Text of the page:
Data was collected using a self-administered questionnaire developed through extensive literature search. The instrument was tested for validity and reliability before final usage. It consisted of closed-ended questions that were used to collect data that would meet the objectives of the study.

Permission to collect data was obtained from the Local Inspector of Education, Surulere Local Government Area, Iresa Adu. Further permission and approval was requested and obtained from principal of each school before the commencement of the study. Besides, informed consent was obtained from each respondent and they were assured of their confidentiality and anonymity of the information provided.

Data generated for the study was analyzed using Statistical Package for Social Sciences (SPSS version 16). Statistical techniques employed include descriptive statistics (frequency and percentage) and inferential statistics (chi square). Initial analysis was done by generation of frequency tables while further analysis involved crosstabulations to explore statistical relationships between variables.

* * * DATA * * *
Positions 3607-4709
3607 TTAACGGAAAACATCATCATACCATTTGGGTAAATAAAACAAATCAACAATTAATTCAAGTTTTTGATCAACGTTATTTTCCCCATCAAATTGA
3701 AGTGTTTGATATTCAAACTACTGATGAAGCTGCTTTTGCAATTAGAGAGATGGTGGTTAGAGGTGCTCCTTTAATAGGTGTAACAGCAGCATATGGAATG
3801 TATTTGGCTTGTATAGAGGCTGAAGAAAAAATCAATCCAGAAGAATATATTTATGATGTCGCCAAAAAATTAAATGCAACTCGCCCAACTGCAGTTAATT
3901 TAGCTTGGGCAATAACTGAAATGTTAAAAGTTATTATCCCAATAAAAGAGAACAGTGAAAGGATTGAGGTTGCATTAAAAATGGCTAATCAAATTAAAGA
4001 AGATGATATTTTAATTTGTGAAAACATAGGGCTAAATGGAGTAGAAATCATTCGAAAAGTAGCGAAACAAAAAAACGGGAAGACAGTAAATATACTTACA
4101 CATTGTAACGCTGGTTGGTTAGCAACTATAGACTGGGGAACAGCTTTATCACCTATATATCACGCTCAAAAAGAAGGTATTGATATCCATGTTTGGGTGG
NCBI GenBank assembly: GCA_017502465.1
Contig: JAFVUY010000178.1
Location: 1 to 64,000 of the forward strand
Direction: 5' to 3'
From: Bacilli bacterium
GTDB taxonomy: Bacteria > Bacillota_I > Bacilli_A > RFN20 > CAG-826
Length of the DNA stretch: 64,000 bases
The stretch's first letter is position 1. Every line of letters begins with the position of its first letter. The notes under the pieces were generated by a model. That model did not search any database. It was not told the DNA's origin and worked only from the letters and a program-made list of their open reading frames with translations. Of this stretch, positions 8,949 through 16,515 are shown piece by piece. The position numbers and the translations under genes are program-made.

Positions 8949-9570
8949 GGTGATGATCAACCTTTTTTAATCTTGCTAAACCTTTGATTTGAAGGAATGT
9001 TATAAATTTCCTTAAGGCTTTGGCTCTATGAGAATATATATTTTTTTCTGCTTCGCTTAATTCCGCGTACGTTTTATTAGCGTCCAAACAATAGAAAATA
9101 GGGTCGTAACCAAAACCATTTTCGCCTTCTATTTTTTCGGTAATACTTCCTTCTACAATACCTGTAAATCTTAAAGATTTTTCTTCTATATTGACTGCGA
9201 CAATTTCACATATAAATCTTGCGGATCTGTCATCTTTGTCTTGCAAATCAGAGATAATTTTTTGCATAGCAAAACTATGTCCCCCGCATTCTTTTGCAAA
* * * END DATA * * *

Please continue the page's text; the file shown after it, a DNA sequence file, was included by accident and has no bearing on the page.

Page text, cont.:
One hundred questionnaires were administered to female secondary school teachers and all were returned completed. As presented in table 1, the age of the respondents ranged from 21 to 45 years with a mean 28 years (±6.2). Thirty-one respondents were between 26 - 30 years of age, majority (80%) of the respondents were Yoruba. Similarly, the educational profile revealed that a large proportion (43%) had National Certificate in Education (NCE) qualification, 46% were married and 65% were Christian.

Table 2 revealed that 82% of the respondent were aware of breast self examination, and their major source of information is from radio and television (55%) and friends (25%). Table 3 presents the responses to various questions on BSE. Only 22% had understanding of what BSE assessment is all about. Although 82% claimed to have examined their breast before but only 12% have the correct knowledge that it should be examined monthly and only 16% knew that it should start from 20 years of age. Furthermore, when asked about the benefits of per-

Table 1. Socio-demographic characteristics of respondents.

Table 2. Awareness about breast self examination (n = 100).

Table 3. Knowledge about breast self examination (n = 100).